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Anti-Racism Resources

Introduction

Following World War II, African American activists and their allies employed non-violent tactics to challenge white supremacy. These efforts included sit-ins, boycotts and marches, and sustained organizing and voter registration efforts. The work of civil rights organizations resulted in the passage of landmark civil rights legislation in the mid-1960s in the form of the Civil Rights Act of 1964 and the Voting Rights Act of 1965. Despite the triumphs of the civil rights movement, the movements efforts were also often met with threats and violence. By the late 1960s, the Black Power Movement, represented by groups such as the Black Panther Party, offered a more immediate and aggressive approach to counter racial injustice and inequality. (From: Black Freedom Struggle in the United States from Proquest)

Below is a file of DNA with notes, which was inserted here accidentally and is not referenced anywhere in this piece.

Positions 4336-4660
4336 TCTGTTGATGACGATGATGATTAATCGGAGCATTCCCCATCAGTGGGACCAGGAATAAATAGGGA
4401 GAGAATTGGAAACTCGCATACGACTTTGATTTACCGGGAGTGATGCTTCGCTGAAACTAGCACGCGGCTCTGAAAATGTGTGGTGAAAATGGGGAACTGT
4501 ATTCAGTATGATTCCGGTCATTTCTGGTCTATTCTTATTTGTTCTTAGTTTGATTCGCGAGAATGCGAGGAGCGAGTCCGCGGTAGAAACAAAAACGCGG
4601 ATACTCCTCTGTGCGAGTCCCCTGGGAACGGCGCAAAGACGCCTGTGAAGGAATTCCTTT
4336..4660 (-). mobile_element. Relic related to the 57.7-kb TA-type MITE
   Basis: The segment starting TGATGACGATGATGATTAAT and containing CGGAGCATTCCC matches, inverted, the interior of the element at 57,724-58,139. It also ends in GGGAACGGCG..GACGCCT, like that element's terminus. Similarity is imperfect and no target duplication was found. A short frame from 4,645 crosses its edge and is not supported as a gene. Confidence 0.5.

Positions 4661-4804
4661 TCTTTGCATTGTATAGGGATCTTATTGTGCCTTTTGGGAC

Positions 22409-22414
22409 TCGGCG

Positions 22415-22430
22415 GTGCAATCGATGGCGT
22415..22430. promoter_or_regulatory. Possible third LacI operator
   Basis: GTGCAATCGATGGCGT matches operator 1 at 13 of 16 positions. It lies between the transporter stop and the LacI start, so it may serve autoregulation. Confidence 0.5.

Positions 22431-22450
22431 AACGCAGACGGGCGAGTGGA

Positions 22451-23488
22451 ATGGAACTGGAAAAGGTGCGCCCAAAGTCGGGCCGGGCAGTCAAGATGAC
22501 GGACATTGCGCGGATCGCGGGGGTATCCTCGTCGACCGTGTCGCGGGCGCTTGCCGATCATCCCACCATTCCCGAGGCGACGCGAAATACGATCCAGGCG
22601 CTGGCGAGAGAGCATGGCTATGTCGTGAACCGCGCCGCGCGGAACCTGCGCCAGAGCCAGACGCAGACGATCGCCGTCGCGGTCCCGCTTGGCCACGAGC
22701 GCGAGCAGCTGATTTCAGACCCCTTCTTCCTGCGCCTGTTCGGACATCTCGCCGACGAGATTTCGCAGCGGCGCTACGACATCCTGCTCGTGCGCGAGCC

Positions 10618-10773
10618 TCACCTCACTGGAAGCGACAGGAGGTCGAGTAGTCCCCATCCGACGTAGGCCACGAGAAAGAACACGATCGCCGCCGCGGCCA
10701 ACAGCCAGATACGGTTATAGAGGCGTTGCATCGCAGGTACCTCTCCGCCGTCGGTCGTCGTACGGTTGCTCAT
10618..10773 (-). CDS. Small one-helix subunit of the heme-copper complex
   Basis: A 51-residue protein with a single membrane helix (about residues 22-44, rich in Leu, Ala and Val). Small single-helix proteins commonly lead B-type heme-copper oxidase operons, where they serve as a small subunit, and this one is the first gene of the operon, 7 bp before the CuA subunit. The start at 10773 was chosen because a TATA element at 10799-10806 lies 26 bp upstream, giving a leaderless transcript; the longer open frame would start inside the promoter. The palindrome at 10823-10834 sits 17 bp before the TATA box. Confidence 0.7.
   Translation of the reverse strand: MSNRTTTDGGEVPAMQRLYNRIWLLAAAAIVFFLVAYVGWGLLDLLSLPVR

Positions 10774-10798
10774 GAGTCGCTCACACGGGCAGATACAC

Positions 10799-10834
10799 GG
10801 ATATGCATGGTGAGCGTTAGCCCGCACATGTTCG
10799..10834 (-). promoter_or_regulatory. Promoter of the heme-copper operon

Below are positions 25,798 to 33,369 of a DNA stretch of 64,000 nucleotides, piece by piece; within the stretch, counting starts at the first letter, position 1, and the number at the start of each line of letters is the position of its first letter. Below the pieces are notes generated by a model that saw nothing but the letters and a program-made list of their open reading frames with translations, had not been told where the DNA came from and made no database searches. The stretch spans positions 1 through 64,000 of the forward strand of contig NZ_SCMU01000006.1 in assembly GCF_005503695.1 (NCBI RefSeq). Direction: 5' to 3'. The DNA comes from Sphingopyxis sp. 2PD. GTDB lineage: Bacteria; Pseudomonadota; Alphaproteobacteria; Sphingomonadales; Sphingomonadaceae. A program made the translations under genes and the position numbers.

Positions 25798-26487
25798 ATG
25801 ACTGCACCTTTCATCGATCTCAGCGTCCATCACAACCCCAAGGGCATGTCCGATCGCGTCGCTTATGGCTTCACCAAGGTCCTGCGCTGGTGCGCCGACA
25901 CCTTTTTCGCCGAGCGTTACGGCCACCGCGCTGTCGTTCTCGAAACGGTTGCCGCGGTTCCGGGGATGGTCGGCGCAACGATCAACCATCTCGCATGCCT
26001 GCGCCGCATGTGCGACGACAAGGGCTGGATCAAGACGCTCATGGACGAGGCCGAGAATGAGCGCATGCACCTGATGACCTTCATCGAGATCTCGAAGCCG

Brown v. The Board of Education of Topeka Kansas (1954)

Montgomery Bus Boycott (1955-1956)

Little Rock Crisis (1957)

Greensboro and Nashville Sit-Ins (1960)

Freedom Rides (1961)

Albany Movement (1961-1962)

March on Washington (1963)

Freedom Summer (1964)

Watts Riots (1965)

Selma Demonstrations and Bloody Sunday (1965)

Chicago Freedom Movement (1965-1967)

The King Assissnation Riots (1968)